Romney's Success at Bain Capital: The Scam as Business Model. Mitt Romney is basing his presidential campaign largely on his success as a businessman, building Bain Capital into a leading private equity company.
While it is questionable how much success in business prepares a person for success in the White House (Herbert Hoover was the last president with notable success as a businessman), it is important to understand that Romney is not a successful businessman in the same way as others who have built successful companies. There are many prominent business people who devoted their lives to building up large companies that produced tangible products, or provided services that had considerable value. Steve Jobs' name would be the first on anyone's list. Bill Gates deserves credit for Microsoft's growth. And in an earlier era, we can point to people like Henry Ford, Andrew Carnegie, who started the forerunner to U.S. None of these people were saints. But each of these people could take credit for building companies that produced wealth. Bain Capital Tied to Surveillance Push in Chinese Cities. Beijing - As the Chinese government forges ahead on a multibillion-dollar effort to blanket the country with surveillance cameras, one American company stands to profit: Bain Capital, the private equity firm founded by Mitt Romney.
In December, a Bain-run fund in which a Romney family blind trust has holdings purchased the video surveillance division of a Chinese company that claims to be the largest supplier to the government’s Safe Cities program, a highly advanced monitoring system that allows the authorities to watch over university campuses, hospitals, mosques and movie theaters from centralized command posts. The Bain-owned company, Uniview Technologies, produces what it calls “infrared antiriot” cameras and software that enable police officials in different jurisdictions to share images in real time through the Internet. Such surveillance systems are often used to combat crime and the manufacturer has no control over whether they are used for other purposes. Mr. Mr. William A. Romney response to Bain story: Outsourcing vs. offshoring. Mitt Romney is hoping that voters will see a difference between outsourcing and offshoring.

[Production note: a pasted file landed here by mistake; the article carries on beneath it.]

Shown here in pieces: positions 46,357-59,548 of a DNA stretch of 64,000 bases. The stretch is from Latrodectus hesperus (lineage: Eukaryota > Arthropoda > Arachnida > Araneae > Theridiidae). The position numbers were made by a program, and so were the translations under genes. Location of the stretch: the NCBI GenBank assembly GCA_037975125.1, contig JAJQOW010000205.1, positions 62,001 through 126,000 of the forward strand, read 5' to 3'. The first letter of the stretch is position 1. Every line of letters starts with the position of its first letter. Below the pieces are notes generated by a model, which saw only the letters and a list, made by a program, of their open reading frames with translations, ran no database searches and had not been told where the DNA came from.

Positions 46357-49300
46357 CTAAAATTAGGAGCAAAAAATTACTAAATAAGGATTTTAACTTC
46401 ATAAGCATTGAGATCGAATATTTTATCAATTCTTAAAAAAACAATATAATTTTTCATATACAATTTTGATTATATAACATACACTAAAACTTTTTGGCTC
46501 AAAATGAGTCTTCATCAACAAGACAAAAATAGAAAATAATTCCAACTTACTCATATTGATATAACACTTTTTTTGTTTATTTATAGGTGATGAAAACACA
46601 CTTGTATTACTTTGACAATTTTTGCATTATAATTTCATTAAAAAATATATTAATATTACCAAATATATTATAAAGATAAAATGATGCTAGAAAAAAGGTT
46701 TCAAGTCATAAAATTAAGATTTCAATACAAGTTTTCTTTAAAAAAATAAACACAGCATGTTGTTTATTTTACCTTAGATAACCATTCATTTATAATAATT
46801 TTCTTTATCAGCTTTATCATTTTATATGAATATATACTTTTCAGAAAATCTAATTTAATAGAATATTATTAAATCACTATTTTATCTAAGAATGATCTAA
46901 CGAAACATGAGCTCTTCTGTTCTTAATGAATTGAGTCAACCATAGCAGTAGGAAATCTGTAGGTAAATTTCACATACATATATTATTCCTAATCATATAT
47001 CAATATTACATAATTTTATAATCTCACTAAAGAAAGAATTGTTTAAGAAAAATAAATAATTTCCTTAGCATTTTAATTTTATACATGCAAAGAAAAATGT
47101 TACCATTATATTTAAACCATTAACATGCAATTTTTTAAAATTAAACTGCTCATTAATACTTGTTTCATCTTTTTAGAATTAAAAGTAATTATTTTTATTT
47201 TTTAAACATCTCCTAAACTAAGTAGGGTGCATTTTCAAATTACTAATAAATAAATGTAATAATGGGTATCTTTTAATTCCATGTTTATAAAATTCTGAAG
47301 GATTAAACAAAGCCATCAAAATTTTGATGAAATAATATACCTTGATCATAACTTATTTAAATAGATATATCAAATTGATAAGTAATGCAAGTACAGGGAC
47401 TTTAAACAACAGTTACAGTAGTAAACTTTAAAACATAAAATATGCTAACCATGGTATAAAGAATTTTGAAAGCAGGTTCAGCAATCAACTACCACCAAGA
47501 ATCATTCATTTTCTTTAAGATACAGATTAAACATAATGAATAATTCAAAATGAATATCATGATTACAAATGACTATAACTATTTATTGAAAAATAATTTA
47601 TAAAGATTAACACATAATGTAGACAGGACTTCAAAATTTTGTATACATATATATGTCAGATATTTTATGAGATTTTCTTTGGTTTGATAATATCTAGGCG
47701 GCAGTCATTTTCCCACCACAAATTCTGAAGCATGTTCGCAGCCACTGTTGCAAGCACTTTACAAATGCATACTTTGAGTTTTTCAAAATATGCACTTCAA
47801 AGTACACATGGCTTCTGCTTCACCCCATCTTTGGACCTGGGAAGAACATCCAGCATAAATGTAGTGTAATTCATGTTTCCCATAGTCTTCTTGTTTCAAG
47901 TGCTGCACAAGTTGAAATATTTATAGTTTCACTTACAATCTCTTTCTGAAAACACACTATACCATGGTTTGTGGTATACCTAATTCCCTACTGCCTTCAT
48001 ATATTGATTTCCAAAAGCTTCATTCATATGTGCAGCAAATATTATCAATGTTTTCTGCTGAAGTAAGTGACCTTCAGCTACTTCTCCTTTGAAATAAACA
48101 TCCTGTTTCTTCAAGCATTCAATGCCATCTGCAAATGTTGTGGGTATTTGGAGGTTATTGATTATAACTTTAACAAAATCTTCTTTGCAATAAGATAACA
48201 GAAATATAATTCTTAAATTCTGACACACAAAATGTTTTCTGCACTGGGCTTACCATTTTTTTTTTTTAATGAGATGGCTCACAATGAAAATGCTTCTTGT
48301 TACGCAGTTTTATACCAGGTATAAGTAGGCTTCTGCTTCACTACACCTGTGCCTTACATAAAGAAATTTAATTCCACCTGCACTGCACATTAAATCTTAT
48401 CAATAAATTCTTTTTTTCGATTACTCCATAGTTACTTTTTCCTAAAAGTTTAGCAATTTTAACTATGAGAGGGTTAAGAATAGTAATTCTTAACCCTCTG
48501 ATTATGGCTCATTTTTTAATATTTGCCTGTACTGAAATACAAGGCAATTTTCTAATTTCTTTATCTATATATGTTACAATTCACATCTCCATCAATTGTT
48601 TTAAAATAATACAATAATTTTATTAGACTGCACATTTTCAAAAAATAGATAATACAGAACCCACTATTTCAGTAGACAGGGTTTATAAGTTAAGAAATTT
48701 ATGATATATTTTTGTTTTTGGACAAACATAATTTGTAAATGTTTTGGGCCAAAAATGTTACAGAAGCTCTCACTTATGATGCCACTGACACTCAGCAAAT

The Post’s Tom Hamburger reported Friday that Bain Capital, the private equity firm Romney led from 1983 to 1999, has “invested in a series of firms that specialized in relocating jobs done by American workers to new facilities in low-wage countries like China and India.” Romney’s campaign argues that the story is “fundamentally flawed” because it does not differentiate between jobs that were outsourced to companies within the United States and jobs that were created overseas in the first place. “This is a fundamentally flawed story that does not differentiate between domestic outsourcing versus offshoring nor versus work done overseas to support U.S. exports,” said Romney spokeswoman Andrea Saul. “Mitt Romney spent 25 years in the real world economy so he understands why jobs come and they go. The campaign's point: not every example of outsourcing involved sending jobs overseas.
'Robert Diamond': a Bronx-based backer of Bachmann? According to Federal Election Commission records, someone going by the name of Robert Diamond, with a job description of “President” of Barclays PLC, pledged $220 to Bachmann in June last year.
Sadly, closer inspection of the entry suggests that Diamond isn’t quite who he claims to be – and not just because Diamond was promoted from president to chief executive of Barclays at the beginning of last year, and could afford a lot more than a mere $200 donation. The residence given for Robert Diamond was a Bronx address – which a quick search on Google Maps shows to be a high-rise block of flats next to a busy highway. A spokesman for Barclays has since confirmed that the donor in question was not its chief executive, Robert E Diamond, Jr. Up until December 5, the co-founder of Bain Capital had received $7.8m from finance, insurance and real estate donors, according to data compiled by the Center for Responsive Politics. -- Write to Richard Partington at email@example.com.